Richmal Mangnall was born on the 7th March 1769 to James Mangnall (LM022) and his wife Richmal (nee Kay) (LM023). We think she was probably born in Manchester. She was a pupil at a school at Mrs Wilson’s School for Girls at Crofton Hall near Wakefield in West Yorkshire. Her parents lived at Hollinhurst in Manchester and also in London but I unable to find any dates or more precise locations. Her parents died in 1785 and 1788, Richmal was still quite young and she was adopted by her uncle, John Kay, who was a solicitor in Manchester – he paid for Richmal’s continuing education. After finishing her education she was offered a post as a school mistress at Crofton Hall.
Richmal was the author “Historical and Miscellaneous Questions for the Use of Young People” generally known as “Mangnall’s Questions”. The first edition, published in 1800 by Clarke of Stockport, did not have her name on it and was dedicated to John Kay, Esq. and is signed “The Editor”, dated 30th September 1800. “Mangnall’s Questions” became a prominent textbook in the education of English girls in the first half of the 19th century. Basically it contained information that it was thought “proper” that young ladies should know the answers to. It has been described as a “Comprehensive summary of universal history : with a biography of distinguished persons from the earliest period to the present time : to which is appended an epitome of heathen mythology, natural philosophy, general astronomy and physiolgy”. The book was adapted for use in American schools as well. Regular, “corrected and improved” editions appeared with an 11th edition by 1814. Even after her death new editions appeared with the 84 edition in 1857!
In 1805 a volume of poems was printed by Clarke of Stockport and published by Messrs. Longman and Co. under the title of “Half an Hour’s Lounge” subtitled “Poems by Richmal Mangnall”. The dedication was “To my own family These trifles are inscribed by An affectionate Sister and Friend.” It was 80 pages long with 40 poems. A copy can be seen and read on Google Books. One of the poems, on page 17, is called “To the Memory of an Officer In the Honorable East-India Company’s Service” and was written in 1801, no doubt it was written in memory of her brother Kay (JM059) who died serving in India.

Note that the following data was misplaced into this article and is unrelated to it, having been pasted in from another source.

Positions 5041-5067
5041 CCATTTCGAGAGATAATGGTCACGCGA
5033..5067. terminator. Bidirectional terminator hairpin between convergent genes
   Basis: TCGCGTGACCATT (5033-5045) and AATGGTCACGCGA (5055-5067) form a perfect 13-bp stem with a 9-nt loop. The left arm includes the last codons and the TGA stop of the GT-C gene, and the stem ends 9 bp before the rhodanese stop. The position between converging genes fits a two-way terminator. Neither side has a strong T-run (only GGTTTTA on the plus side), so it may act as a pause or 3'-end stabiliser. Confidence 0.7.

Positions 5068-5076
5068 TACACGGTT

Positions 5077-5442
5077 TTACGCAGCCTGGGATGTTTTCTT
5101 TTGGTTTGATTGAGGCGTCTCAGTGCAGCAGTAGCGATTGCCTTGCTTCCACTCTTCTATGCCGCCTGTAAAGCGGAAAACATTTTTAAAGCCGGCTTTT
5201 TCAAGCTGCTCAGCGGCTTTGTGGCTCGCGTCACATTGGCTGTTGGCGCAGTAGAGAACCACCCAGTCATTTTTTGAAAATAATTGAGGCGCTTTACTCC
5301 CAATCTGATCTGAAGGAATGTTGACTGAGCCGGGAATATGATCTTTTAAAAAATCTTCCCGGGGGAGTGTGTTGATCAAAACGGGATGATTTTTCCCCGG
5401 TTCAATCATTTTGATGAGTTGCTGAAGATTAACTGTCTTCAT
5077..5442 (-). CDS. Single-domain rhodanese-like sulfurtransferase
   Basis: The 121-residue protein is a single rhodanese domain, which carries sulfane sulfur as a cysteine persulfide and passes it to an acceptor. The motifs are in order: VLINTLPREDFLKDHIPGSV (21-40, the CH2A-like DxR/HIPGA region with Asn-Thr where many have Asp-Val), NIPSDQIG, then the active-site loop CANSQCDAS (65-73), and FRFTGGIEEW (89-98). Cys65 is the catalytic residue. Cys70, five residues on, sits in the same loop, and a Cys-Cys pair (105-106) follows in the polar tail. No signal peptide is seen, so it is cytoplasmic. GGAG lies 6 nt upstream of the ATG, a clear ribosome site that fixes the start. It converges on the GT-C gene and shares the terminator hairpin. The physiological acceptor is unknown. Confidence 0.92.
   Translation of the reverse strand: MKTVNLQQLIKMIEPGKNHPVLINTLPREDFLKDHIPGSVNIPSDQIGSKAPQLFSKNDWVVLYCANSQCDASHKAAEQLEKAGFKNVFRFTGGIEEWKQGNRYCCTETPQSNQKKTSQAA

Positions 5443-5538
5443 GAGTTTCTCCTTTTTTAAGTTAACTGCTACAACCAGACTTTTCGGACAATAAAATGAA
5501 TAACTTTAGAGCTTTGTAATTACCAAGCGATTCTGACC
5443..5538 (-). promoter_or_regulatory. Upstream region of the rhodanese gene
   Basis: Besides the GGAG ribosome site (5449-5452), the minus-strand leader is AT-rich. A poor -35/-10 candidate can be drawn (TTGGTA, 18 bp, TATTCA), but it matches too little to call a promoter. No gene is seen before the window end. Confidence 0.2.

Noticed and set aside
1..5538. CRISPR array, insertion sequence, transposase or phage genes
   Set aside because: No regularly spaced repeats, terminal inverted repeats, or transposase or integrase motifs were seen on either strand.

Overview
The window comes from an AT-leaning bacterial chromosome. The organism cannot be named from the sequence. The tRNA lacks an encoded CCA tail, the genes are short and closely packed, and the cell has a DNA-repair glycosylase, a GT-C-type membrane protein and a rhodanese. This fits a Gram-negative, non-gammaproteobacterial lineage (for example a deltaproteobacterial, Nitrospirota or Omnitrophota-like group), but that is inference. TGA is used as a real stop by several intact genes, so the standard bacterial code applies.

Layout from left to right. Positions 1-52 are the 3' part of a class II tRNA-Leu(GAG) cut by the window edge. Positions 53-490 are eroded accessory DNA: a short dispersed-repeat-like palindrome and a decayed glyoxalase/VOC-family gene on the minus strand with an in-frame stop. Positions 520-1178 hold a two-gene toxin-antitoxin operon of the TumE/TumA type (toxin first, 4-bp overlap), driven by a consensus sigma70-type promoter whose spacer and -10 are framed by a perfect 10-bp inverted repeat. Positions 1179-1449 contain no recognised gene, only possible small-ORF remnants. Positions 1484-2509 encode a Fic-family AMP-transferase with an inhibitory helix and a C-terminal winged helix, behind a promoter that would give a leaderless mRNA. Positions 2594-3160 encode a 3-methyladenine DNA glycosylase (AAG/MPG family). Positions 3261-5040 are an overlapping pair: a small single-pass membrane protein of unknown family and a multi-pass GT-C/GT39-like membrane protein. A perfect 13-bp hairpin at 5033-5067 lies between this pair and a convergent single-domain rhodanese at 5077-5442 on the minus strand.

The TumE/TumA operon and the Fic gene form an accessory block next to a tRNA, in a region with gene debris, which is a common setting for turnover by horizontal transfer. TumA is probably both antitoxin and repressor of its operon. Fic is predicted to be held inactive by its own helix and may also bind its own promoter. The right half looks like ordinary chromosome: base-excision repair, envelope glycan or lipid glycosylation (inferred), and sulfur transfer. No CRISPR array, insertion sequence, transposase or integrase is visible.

In 1808 Mrs Wilson retired and Richmal was in a position to buy the school becoming the Governess / Head. You can read about the school from the point of view of one it’s pupils in the diary of Elizabeth Firth.
In 1815 “Compendium of Geography” was published by Messrs. Longman and was dedicated to an old pupil “Mrs Edward Archdall of Riversdale, Fermanagh” who obviously held her old school mistress in high regard as she named her daughter Richmal Mangnall Archdall!
John Downman painted two pictures of Richmal and one of Miss Fayrer “Dear friend of Miss Richmall Mangnall” in 1814. You can see one of the pictures on the right along with a stipple and line engraving derived from one of the paintings. Elizabeth Fayrer (1782-1816) was another teacher at Crofton School.
One of Richmal’s students in 1814/15 was Eliza Alderson. On the right are pictures of two small handwritten certificates awarded to Eliza and signed by Richmal. They are dated April 5th 1814 and October 5th 1815. These were supplied by John Skelton who would be interested in any information relating to Eliza Alderson.
Richmal died “after a severe illness, which was borne with the utmost Christian resignation” on the 1st May 1820 at Crofton Hall and she buried in the churchyard of All Saints Church in Crofton. Her will contained the instructions:
I request to be interred in the same grave with my friend Elizabeth Fayrer in Crofton Churchyard in case I die in England, my funeral to be as plain as possible consistent with decency.
Sacred to the Memory
of Crofton Hall
who departed this life on
May day 1820
Ah when shall spring
visit the mouldering Urn
of Virtue Knowledge
remain save her
blest soul now fled
to Realms of Bliss.
Richmal was a generous person, each feast day was marked by some act of charity to the poor eg on St Thomas’ Day (Winter Solstice on 21st December) she would present to every local inhabitant who arrived on her doorstep an oatcake and a penny. On Christmas Day she would give a Bible to older people and a New Testament to the young. She died worth about £13,000 which was a substantial amount of money in those days.
In 1823 Maria and Elizabeth Brontë went to Crofton Hall at Wakefield. The fees were about £28 a year which was too much for the family so in July 1824 they moved to a school at Cowan Bridge where they were later joined by Charlotte and Emily. Further information about the Brontës can be found on the Brontë Parsonage Museum web site.
[Last updated 31 Dec 2021]